An hourglass makes a great mind
soother.  Uses are limited only by your
imagination.  When life isn’t going in
the desired direction, flip it over, give
yourself some T.I.M.E. and start again!
               General Questions about the Program:

Question:  Is there a Fee
Answer:   No the program is free


Question:  What do I need to bring with me
Answer:  Everything you need will be provided


Question:  Do I have to be homeless
Answer:  Yes you have to be homeless. Keep in mind homeless has many definitions and
you should call our office to see if you qualify as being homeless.


Question:  Do I have to give a clean drug screen
Answer:  Yes you have to been completely detoxed and have a clean drug screen


Question:  Can I be on parole, probation or be court ordered
Answer:  Yes and we do notify the agency of your progress
Questions of Interest:

Question:  What Is Drug Abuse?

Answer:  Generally, when most people talk about substance abuse, they are referring to the use of illegal drugs. But the broad range of
substance abuse in today's society is not that simple. There are substances that can be abused for their mood-altering effects that are not
drugs at all -- inhalants and solvents -- and there are drugs that can be abused that have few mood-altering or intoxication properties, such
as anabolic steroids.

Substance abuse can simply be defined as a pattern of harmful use of any substance for mood-altering purposes. Medline's medical
encyclopedia defines drug abuse as "the use of illicit drugs or the abuse of prescription or over-the-counter drugs for purposes other than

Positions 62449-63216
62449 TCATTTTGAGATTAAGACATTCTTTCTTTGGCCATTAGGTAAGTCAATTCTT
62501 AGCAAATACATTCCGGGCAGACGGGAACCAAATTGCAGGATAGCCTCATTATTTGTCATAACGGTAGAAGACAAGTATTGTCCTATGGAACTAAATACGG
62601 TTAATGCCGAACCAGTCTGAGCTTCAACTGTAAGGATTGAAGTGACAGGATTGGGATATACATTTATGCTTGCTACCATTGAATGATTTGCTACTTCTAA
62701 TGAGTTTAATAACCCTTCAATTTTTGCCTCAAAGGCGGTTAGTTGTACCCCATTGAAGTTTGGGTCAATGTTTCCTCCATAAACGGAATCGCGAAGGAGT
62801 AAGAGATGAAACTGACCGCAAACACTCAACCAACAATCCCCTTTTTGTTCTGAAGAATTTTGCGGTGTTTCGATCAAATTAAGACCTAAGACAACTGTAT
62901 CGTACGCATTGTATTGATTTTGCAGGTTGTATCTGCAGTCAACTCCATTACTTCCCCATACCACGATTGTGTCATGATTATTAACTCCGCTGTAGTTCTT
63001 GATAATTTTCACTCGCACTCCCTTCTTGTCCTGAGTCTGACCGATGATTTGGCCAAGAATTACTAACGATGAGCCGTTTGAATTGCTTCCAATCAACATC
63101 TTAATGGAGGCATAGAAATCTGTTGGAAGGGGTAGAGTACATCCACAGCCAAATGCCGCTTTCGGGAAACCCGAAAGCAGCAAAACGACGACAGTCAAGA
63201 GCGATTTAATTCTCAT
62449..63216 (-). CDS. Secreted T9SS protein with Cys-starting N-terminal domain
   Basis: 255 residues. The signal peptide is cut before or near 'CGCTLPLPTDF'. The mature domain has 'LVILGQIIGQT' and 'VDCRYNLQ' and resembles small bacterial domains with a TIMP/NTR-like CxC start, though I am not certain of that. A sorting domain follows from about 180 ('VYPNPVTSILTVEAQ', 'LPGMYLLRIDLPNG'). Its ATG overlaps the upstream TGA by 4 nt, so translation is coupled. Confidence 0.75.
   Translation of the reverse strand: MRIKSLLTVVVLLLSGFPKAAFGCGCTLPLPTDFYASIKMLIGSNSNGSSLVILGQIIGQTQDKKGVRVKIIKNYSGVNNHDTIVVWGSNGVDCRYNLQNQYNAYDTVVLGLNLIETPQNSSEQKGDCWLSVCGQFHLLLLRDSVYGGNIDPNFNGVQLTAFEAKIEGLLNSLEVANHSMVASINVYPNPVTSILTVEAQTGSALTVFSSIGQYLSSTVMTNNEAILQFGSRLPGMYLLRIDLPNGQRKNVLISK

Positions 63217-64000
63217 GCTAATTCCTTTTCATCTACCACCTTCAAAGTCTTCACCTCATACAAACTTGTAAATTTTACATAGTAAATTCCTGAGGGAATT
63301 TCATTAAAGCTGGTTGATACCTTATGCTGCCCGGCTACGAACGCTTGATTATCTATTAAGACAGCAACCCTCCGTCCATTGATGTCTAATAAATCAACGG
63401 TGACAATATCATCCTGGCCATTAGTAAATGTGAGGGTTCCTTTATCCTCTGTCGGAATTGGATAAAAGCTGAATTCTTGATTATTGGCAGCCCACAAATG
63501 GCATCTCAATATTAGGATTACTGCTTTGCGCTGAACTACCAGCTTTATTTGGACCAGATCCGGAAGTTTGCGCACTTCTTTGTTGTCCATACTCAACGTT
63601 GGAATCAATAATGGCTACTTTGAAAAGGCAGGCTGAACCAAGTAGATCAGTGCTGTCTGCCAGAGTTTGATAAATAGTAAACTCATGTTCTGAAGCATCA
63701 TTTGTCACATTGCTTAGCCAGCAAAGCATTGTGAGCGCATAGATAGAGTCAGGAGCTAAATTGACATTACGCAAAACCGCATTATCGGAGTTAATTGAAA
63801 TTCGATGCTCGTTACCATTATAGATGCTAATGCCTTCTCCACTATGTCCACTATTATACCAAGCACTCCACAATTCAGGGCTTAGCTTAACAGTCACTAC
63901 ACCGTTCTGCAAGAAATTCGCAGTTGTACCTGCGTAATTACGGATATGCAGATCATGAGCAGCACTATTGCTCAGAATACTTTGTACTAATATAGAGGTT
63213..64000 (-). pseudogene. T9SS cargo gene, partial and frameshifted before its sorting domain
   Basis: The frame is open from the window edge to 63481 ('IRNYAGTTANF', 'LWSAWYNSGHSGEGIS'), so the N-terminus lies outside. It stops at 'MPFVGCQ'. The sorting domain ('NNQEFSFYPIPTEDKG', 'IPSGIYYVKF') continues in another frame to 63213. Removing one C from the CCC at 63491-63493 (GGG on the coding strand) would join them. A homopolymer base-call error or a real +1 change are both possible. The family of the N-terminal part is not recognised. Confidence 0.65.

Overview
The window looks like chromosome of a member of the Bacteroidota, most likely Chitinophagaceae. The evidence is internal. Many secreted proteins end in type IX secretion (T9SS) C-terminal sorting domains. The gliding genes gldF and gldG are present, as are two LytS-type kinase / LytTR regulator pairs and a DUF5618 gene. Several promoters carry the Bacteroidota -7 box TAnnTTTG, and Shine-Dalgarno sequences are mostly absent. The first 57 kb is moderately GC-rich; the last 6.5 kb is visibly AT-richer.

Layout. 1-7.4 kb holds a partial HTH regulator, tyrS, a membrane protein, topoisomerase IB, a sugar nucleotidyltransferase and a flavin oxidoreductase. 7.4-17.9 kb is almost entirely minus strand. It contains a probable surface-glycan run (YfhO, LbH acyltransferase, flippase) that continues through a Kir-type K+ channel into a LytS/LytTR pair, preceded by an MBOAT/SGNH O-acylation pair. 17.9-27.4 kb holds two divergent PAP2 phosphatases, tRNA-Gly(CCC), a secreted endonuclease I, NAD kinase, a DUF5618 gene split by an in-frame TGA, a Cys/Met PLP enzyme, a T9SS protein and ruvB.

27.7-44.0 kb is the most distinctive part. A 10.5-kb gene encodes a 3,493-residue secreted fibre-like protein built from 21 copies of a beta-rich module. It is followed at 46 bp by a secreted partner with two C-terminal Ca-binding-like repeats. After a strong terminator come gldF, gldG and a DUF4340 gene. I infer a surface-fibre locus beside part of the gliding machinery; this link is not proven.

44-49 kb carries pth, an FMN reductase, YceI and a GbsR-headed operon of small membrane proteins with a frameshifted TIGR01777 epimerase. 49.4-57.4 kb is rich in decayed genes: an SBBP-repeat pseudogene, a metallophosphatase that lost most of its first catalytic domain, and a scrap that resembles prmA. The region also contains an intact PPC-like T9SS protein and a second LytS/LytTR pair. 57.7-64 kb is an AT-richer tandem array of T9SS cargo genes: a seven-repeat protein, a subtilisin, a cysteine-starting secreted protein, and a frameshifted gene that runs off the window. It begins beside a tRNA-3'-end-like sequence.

those for which they are indicated or in a manner or in quantities other than directed."

Illegal drugs are not the only substances that can be abused. Alcohol, prescription and over-the-counter medications, inhalants and
solvents, and even coffee and cigarettes, can all be used to harmful excess. Theoretically, almost any substance can be abused.
For many substances, the line between use and abuse is not clear. Is having a couple of drinks every day after work to unwind use or
abuse? Is drinking two pots of coffee in the morning to get your day started use or abuse? Generally in these situations, only the individual
himself can determine where use ends and abuse begins.

Question:  Am I an Addict?

Answer:  Many times, determining whether someone is an actual addict or not is really not all that important. If someone's drinking and
drugging has advanced to the point to where it has become a problem for them and those around them, then it is a problem, period. If the
person has tried to quit -- swore to themselves and others "never again!" -- and simply cannot stop, then chances are they have become
dependent or addicted.
Not everyone who uses drugs becomes addicted, but substance abuse can cause problems for individuals whether they are technically
addicted or not. There are different levels of substance abuse, and all of them can be dangerous.

Substance Abuse Disorder: Using drugs or other substances becomes abusive and categorized as a "disorder" when the use begins to
cause continuing or growing problems in the user's life. These problems include missing work or school, driving under the influence, legal
problems, and problems with friends or family relationships.

Chemical Dependency: Dependency usually becomes noticeable in substance abusers when they continue their pattern of drug use in
spite of incurring significant problems in their lives. Some signs of chemical dependency include spending more time on drug-seeking
behavior, withdrawing from society and activities, an increased tolerance to the substance, unsuccessful attempts to quit, withdrawal
symptoms during abstinence or reduced intake, and continuing use in spite of negative consequences.

Chemical Addiction: Addiction can best be described as a compulsive continued use of a drug or substance and a complete inability to